I wrote reams and reams of words, filling notebooks until my hand ached. I travelled into far-flung places in my mind and created such vivid characters I believed they were my friends.  A couple of my stories won prizes at local library and bookstore comps, and I was a bit of a goody-2-shoes in my English class – an A- was a fail in my books.

This writing ‘success’ continued throughout high school. The most amazing English Literature teacher introduced me to the classics in year 10 and I fell in love with him and Heathcliff (of Wuthering Heights fame) simultaneously. I was the Editor-in-Chief of our school magazine and I actually relished all the essays I was demanded to write. I was no Jane Austen though – my writing was good but not genius, and yet I still dreamed of writing for a living.

Reality hit at university however. Suddenly I was a little fish in a big pond, and whilst I was still getting great marks for my academic research writing, my creative writing floundered. I felt misunderstood and criticised by one of my teachers and I couldn’t get an A no matter how hard I tried.

That teacher crushed my big dreams of being a professional writer.

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How a book can grow your business

Have you ever wondered how a book can grow your business? Is it really worth the time, money and effort? Will you get a return on your investment?

Writing a book is the dream of many – business owner or not – but historically it’s only been the reality for a few.  That is now changing with the advent of self-publishing, making authorship a more realistic goal.  Thousands of first time authors’s books are hitting the shelves as the benefits of writing a book for entrepreneurs are becoming clear.

So, have you ever been down to your local bookstore and pushed aside a few books on the shelf, making space for your own, imagining it there under the ‘new releases’ sign, or the ‘we recommend’ label…?

Or have you been on holidays and found an idyllic beach or mountain or cabin and said “this is the place I will write my book…one day…” ?

Well why not make that day TODAY?

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7 real fears of wannabe authors (and how to get over them)

When I was putting together this list of fears of wannabe authors, I immediately recalled the quote: “Feel the fear and do it anyway…” It’s a poignant quote, coined by Susan Jeffers in her book of the same name, that is now bandied about loosely and printed on t-shirts and mugs all over the world. But what does it actually mean for you as an aspiring writer or wannabe author who is feeling paralysed by fear? How do you just embrace fear and get on with it anyway?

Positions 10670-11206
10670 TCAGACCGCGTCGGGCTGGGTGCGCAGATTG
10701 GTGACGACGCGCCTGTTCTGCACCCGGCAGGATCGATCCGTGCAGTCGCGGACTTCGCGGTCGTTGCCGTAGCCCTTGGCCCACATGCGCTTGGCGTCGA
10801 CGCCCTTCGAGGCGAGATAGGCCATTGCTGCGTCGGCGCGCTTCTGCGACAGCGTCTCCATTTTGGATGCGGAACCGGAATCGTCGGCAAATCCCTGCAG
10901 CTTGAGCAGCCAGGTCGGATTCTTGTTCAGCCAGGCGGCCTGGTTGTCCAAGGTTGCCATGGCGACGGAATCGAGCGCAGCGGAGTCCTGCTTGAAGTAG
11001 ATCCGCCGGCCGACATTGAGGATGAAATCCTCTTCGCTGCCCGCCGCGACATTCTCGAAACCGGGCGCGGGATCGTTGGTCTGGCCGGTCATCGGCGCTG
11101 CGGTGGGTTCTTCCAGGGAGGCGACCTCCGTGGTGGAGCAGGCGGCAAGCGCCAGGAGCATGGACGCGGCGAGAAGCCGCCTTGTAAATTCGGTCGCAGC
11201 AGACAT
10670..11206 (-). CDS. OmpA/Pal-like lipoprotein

It’s a big question, that’s for sure, and one that most (if not all) professional writers and authors have had to grapple with. I know I certainly have, and I’ve been writing professionally in one capacity or another for over two decades! No doubt I will continue to be challenged by these writing fears too as I strive to push new boundaries and stretch myself beyond my comfort zone.

The thing about writing fears is that you just get better at knowing which ones are rational and which are not (I’ll give you the hint – most are not!) and you get better at heading them off at the pass so that they don’t sabotage your efforts. Because sadly, the fears of wannabe authors can become so crippling that they stop them from ever writing a book at all.  And that’s criminal!

Part of what makes ‘feeling the fear and doing it anyway’ a little easier, is when you know you’re not alone in your fears. Regardless of whether it’s a positive or negative emotion, humans love to feel that they are part of a crowd and not the only weirdo who is feeling a certain way.  There is comfort in being ‘the same’.

So just as others have felt as you do, others have overcome the fears and pushed through to create their books or other content. Continue reading

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How many words should my book contain?

Book writing is a big deal. It’s no simple undertaking. The first question I get asked when someone is considering using my help for their book writing project is ‘how many words should my book contain?’

My answer is always: ‘How long is a piece of string…?’

No, really…how long is it?

I know that doesn’t help you AT ALL, and sounds like the kind of smartypants answer that would have gotten me in trouble at the dinner table, but it’s true.  Your book needs to contain as many words as it takes to cover off your topic properly, without repetition and without gaping holes in the knowledge.

I get asked the ‘how many words’ question almost immediately people engage with me about writing their book.  And it’s normal to wonder. I get it.  Because a book writing project is a big thing. There are a LOT more words in a book than in anything else you’ve probably ever written (unless you were one of those crazy smart people who sat down and wrote a PhD.!) And the prospect of writing a whole heap of words can be daunting.  It’s time-consuming, you’re wondering whether you actually know ‘enough’ and you’re hoping like heck that I’m not going to charge you for editing ‘by the word count’!

It’s just as frustrating for me as it is for you that there is no perfect answer to this million dollar book writing question.

So, will you settle for some guidelines for your book writing word length?